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  • Sally Kent

Beaumont College and the First World War

Updated: Dec 6, 2021

Next month alumni of Beaumont College will travel to the battlefield of Verdun to commemorate the Beaumont Old Boys who fought and died in the First World War. Beaumont College in Old Windsor, Berkshire, was run by the Society of Jesus from 1861 until its closure in 1967. Over 600 Old Beaumont boys (OBs) are known to have served during the course of the war. The final casualty figure stands at 132 OBs – for a comparatively small school this figure is thought to be among the highest of any English public school.

The British Jesuit Archives holds the records of Beaumont College, including a complete run of the Beaumont Review (1894-1967) chronicling events and news from the school. From as early as November 1914 the editor of the Beaumont Review made an impassioned request for information concerning any OBs in active service and particularly undertook to publish letters from OBs or their families documenting the course of the war:

It will prove gratifying to O.B’s. to know that the eyes of the present day Beaumont are upon them, that we are proud of their achievements, that we are stirred up by their example to prepare ourselves when our time comes to uphold with honour even as they now do the name and fame of Beaumont. [Beaumont Review LXXXI, Nov 1914, p. 3]

Appeals for information were also placed in various newspapers. The Beaumont Review went on to publish lists of those OBs in service (a feature called ‘OBs at the War’) including those killed inaction, those wounded, and those mentioned in dispatches. These lists, which appear in every issue up to December 1919, make sober reading and reflect an almost compulsive desire to create as complete a record as possible of the contribution played by Beaumont College in the First World War. The lists reveal OBs participating in all theatres of the war, on the Western Front but also further afield in Italy, Mesopotamia, Palestine and parts of Africa, in the army and navy, and across all ranks.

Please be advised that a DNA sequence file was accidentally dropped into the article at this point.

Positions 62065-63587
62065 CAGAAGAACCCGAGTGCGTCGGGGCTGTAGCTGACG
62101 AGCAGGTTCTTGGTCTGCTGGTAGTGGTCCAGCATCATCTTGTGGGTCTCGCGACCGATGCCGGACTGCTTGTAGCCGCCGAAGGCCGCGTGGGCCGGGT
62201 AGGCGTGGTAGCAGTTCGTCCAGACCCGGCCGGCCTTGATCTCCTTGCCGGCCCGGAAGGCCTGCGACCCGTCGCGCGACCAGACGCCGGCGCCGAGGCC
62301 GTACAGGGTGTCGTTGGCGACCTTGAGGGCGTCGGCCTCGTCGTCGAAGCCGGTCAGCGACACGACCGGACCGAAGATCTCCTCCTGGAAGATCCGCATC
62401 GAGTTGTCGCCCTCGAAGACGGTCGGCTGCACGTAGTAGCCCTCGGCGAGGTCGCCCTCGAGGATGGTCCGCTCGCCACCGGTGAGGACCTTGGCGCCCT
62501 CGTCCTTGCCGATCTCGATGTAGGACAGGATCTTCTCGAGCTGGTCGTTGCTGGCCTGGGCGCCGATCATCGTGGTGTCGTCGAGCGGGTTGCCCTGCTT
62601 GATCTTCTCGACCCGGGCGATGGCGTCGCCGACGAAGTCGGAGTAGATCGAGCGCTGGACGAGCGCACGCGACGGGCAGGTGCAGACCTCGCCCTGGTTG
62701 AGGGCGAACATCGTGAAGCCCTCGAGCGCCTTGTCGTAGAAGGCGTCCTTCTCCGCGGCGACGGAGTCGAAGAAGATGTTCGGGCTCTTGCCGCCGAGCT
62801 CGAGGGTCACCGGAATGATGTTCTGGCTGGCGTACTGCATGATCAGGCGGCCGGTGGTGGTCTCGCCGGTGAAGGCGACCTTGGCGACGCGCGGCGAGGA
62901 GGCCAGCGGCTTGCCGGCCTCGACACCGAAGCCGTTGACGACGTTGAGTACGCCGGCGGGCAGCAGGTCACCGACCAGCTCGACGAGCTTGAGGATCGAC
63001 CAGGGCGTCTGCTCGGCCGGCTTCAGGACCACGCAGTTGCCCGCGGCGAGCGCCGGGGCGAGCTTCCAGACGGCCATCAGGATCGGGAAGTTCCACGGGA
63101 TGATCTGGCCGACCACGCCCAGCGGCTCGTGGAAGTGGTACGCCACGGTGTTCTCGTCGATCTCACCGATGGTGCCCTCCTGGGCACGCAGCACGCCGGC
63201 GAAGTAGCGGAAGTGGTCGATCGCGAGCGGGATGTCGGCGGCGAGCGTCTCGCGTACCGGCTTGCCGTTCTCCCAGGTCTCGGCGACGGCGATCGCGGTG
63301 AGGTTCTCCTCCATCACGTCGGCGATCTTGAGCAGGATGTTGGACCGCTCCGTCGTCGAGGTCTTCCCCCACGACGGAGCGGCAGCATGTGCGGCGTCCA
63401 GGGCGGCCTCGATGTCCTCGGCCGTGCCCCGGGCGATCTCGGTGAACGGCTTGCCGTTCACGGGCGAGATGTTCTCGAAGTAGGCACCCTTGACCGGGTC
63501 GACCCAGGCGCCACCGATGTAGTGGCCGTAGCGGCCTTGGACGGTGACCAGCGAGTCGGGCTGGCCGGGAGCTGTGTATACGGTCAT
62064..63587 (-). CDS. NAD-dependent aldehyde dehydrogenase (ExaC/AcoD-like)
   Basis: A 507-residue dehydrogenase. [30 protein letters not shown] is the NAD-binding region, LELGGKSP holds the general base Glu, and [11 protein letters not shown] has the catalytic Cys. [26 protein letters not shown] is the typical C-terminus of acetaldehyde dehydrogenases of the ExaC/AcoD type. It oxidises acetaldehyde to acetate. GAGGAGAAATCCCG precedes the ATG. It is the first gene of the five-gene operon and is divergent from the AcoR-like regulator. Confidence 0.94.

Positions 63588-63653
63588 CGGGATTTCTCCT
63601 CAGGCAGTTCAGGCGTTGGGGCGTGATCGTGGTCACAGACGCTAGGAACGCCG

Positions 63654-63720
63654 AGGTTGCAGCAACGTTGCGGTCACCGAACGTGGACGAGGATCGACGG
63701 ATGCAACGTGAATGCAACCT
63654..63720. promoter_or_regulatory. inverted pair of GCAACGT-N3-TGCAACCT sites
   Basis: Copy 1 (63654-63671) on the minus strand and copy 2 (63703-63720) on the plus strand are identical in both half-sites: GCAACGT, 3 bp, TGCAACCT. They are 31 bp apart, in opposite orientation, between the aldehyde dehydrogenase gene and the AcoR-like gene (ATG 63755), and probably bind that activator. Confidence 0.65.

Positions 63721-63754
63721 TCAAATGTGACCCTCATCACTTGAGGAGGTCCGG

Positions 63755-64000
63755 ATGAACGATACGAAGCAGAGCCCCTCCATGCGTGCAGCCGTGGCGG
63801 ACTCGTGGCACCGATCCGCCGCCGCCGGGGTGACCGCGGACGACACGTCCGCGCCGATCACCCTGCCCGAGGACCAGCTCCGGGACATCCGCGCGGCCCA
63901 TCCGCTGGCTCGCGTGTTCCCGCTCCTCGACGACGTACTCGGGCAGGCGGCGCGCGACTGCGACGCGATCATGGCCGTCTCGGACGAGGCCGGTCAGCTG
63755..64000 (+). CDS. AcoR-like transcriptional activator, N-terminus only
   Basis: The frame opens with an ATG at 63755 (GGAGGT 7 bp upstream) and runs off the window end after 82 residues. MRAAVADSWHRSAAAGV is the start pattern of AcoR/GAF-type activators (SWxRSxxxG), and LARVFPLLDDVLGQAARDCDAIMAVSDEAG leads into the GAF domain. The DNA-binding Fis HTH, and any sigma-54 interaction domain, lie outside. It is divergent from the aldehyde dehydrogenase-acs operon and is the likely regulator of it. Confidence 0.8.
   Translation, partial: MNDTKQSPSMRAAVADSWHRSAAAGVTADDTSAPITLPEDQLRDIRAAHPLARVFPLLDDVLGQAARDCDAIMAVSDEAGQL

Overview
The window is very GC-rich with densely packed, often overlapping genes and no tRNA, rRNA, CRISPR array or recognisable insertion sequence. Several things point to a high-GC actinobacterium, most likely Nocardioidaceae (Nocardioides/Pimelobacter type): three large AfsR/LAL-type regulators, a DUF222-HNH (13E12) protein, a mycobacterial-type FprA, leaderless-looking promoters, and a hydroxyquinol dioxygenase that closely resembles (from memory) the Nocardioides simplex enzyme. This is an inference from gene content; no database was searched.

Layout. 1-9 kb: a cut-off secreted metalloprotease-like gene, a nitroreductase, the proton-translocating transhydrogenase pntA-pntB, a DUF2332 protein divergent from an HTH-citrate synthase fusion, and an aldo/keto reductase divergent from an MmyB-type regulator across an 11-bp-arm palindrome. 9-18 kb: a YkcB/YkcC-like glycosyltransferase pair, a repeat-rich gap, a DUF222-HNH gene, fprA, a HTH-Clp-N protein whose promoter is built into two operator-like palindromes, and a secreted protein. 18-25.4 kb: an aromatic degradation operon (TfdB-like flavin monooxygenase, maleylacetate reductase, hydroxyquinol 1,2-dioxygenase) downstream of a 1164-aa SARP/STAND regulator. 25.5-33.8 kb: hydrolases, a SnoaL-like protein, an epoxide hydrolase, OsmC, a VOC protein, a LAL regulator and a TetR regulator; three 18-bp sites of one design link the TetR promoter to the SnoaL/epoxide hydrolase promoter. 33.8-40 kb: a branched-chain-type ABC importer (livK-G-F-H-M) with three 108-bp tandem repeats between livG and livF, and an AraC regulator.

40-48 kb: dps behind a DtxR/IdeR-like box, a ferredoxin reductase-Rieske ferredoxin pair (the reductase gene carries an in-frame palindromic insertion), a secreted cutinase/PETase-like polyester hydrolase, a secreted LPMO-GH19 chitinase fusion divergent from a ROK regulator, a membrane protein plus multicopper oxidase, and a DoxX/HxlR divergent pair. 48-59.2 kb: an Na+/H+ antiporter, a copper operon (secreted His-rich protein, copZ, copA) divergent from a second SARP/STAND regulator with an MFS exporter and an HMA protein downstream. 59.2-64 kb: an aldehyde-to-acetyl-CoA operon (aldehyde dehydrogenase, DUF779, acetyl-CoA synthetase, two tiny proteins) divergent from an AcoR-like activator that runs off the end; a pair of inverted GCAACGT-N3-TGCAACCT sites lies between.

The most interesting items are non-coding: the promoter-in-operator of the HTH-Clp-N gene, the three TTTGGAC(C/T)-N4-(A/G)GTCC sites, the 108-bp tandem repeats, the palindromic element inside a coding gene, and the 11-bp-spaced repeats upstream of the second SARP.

The youngest OB to die in the First World War was fifteen-year-old Midshipman Geoffrey Harold who drowned in the North Sea in September 1914 after the Royal Navy cruiser HMS Hogue was torpedoed by a German submarine. Geoffrey (an old boy of 1911) had only been posted to the Hogue six weeks earlier after a fast-tracked cadetship. The Beaumont Review published a letter from the chaplain of

HMS Hogue which detailed Geoffrey’s heroic last actions in tying together two boards for another midshipman who could not swim before following orders to jump into the sea.

Geoffrey’s brother, Bevan Harold (an old boy of 1912), was also to go on to die in the war after his plane was attacked during a reconnaissance mission in February 1918. The Harold brothers were among seven sets of Beaumont brothers to die in the course of the First World War. A father and son were also among the OB casualties – Lieutenant Basil Bicknell (an old boy of 1916) was killed in action in May 1918 at the age of nineteen less than a year after the death of his father, Captain Herman Bicknell (an old boy of 1893), who died from heat stroke in July 1917 while serving in Baghdad.

Among the accounts of casualties, broken family bonds and painstakingly researched lists of those in active service, the Beaumont Review managed to maintain an underlying sense of cheerfulness and hope. Examples of this stoical spirit can most readily be found in the letters from OBs published in the journal. Lieutenant H. E. Bridgland (an old boy of 1915), for example, wrote in December 1917 after losing both legs in combat earlier in the war:

I had my right leg practically blown off and got gas poisoning in the other, so when I became conscious four days later, I found both legs off! It was a bit of a shock at first, but on looking back on it I was fortunate in coming through with my life … I must come down to Beaumont again as soon as I get my new legs! [Beaumont Review XCII, Dec 1917, p. 338]

The practice of commemorating the war dead of Beaumont, begun so diligently in the pages of the Beaumont Review, culminated in the construction of a poignant war memorial unveiled in the grounds of the College in November 1921. Today, a full fifty years after the closure of the College, the old boys of Beaumont faithfully continue this practice of commemoration.

The Beaumont Union has undertaken a great deal of research on the fate of individual OBs in the course of the First World War, the full details of which can be found on the Beaumont Union website.

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